Complement-mediated glomerulonephritis, which includes C3 glomerulopathy, is characterized by dominant staining of C3 with minimal or no immunoglobulin deposits on immunofluorescence studies. We describe a new entity of complement-mediated glomerulonephritis that is characterized by bright C4d staining but with no or minimal C3 or immunoglobulin deposits on immunofluorescence studies. We label this entity as C4 glomerulopathy. C4 glomerulopathy includes C4 dense deposit disease and C4 glomerulonephritis. C4 dense deposit disease is characterized by bright C4d staining and dense deposits along glomerular basement membranes. C4 glomerulonephritis is characterized by bright C4d staining and many mesangial electron-dense deposits, with or without rare intramembranous electron-dense deposits. We describe clinical features and kidney biopsy results in a short series of 3 patients to highlight these findings. All 3 patients presented with proteinuria, and 2 patients also had hematuria. Kidney function was preserved in 2 patients, whereas 1 patient presented with declining kidney function. Evaluation for autoimmune disease, infection, and paraprotein yielded negative results in all patients. Complement levels were normal, although 1 patient had borderline low C4 levels. Kidney biopsy showed mesangial proliferative or membranoproliferative glomerulonephritis with bright C4d staining and absent or minimal C1q, C3, and immunoglobulin. Laser microdissection and mass spectrometry of glomeruli in all 3 patients showed large to moderate numbers of spectra matching C4. Furthermore, analysis of amino acid sequences showed that they were localized to the C4d portion of C4, consistent with immunofluorescence findings. Further studies are required to determine the underlying cause. In summary, we describe a novel complement-mediated glomerulonephritis that is characterized by bright glomerular C4d staining with minimal or absent staining for C1q, C3, and immunoglobulin.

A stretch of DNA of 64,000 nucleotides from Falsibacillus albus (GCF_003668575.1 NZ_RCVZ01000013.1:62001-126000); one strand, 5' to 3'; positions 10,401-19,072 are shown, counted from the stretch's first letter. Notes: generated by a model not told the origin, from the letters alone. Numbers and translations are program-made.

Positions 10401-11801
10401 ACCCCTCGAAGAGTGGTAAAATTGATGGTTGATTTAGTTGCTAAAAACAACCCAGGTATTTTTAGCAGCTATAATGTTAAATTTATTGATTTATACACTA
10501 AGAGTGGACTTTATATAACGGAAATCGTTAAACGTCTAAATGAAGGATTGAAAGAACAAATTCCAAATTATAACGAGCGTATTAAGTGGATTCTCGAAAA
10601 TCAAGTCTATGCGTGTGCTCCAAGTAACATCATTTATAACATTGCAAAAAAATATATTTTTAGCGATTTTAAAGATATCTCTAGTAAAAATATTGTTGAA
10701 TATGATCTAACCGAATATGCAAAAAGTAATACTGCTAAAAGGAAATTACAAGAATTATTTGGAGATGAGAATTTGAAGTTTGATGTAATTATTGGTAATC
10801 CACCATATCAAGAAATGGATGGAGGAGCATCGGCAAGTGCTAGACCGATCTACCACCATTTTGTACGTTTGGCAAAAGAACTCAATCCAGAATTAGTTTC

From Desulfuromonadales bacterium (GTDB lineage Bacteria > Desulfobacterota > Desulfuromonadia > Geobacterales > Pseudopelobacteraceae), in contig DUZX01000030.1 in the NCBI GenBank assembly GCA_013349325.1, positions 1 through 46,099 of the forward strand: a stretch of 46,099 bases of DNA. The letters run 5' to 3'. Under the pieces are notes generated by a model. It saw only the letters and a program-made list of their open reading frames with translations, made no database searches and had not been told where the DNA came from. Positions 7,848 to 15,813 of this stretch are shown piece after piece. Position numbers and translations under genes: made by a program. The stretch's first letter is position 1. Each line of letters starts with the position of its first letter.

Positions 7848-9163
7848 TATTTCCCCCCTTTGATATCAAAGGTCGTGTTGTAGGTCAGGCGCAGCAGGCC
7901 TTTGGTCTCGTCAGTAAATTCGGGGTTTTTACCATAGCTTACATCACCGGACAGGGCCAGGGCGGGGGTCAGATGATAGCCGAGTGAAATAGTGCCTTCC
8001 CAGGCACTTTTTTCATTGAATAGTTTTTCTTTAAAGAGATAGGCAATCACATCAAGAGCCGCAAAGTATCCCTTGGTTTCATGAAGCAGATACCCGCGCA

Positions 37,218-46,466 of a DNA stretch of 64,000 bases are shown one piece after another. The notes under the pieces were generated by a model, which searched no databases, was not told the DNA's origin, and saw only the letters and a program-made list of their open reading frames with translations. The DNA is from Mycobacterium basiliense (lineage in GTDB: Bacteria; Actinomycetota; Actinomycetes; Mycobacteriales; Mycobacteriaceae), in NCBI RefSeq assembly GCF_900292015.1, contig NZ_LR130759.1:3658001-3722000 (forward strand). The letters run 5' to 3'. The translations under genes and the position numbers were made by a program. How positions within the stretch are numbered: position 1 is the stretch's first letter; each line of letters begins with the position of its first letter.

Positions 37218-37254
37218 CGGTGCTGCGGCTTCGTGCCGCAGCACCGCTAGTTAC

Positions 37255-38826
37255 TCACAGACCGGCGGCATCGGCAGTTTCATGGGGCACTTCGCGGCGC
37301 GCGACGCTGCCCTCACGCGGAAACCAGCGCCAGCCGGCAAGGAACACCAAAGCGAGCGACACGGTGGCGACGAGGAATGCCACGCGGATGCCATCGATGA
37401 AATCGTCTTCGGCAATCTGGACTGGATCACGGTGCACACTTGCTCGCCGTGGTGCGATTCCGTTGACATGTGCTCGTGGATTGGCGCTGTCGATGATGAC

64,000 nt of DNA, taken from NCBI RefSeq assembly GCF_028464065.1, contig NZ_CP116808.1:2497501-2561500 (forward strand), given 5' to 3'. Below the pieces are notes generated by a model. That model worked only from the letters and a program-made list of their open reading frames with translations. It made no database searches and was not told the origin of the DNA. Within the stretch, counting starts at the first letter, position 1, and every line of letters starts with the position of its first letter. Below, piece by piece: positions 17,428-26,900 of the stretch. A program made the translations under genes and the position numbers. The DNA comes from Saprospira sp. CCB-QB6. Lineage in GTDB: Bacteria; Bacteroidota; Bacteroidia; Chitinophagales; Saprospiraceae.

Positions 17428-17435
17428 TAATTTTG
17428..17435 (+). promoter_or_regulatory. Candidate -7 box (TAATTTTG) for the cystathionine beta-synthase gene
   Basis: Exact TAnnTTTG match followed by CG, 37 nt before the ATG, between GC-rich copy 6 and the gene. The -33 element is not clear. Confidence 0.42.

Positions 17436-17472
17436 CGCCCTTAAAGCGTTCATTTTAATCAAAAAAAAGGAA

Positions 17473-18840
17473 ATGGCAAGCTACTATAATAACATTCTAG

Concepts: Kidney, Nephrology, Amino acid, Glomerulus, Nephrotic syndrome, Glomerulonephritis, IgA nephropathy, Membranous glomerulonephritis

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The significance of persistent hematuria or proteinuria in patients with ANCA-associated vasculitis who are otherwise in clinical remission is unclear.